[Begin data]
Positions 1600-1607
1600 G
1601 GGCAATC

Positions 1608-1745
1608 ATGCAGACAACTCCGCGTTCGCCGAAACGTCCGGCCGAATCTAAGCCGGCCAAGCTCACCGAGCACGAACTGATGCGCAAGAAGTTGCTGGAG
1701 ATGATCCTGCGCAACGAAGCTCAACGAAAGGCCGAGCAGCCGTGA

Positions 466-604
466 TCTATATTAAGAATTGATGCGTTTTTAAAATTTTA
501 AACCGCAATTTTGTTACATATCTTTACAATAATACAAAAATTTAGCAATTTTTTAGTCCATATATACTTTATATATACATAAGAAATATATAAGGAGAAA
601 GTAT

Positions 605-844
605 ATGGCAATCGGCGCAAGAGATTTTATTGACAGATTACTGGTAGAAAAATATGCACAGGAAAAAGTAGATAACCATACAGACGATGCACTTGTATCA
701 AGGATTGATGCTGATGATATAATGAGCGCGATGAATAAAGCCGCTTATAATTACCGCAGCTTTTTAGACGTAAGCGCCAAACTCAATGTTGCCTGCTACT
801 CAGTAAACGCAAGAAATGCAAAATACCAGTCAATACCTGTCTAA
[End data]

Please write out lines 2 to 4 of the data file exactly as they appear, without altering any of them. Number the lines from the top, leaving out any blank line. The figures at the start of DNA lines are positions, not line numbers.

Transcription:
1600 G
1601 GGCAATC

Positions 1608-1745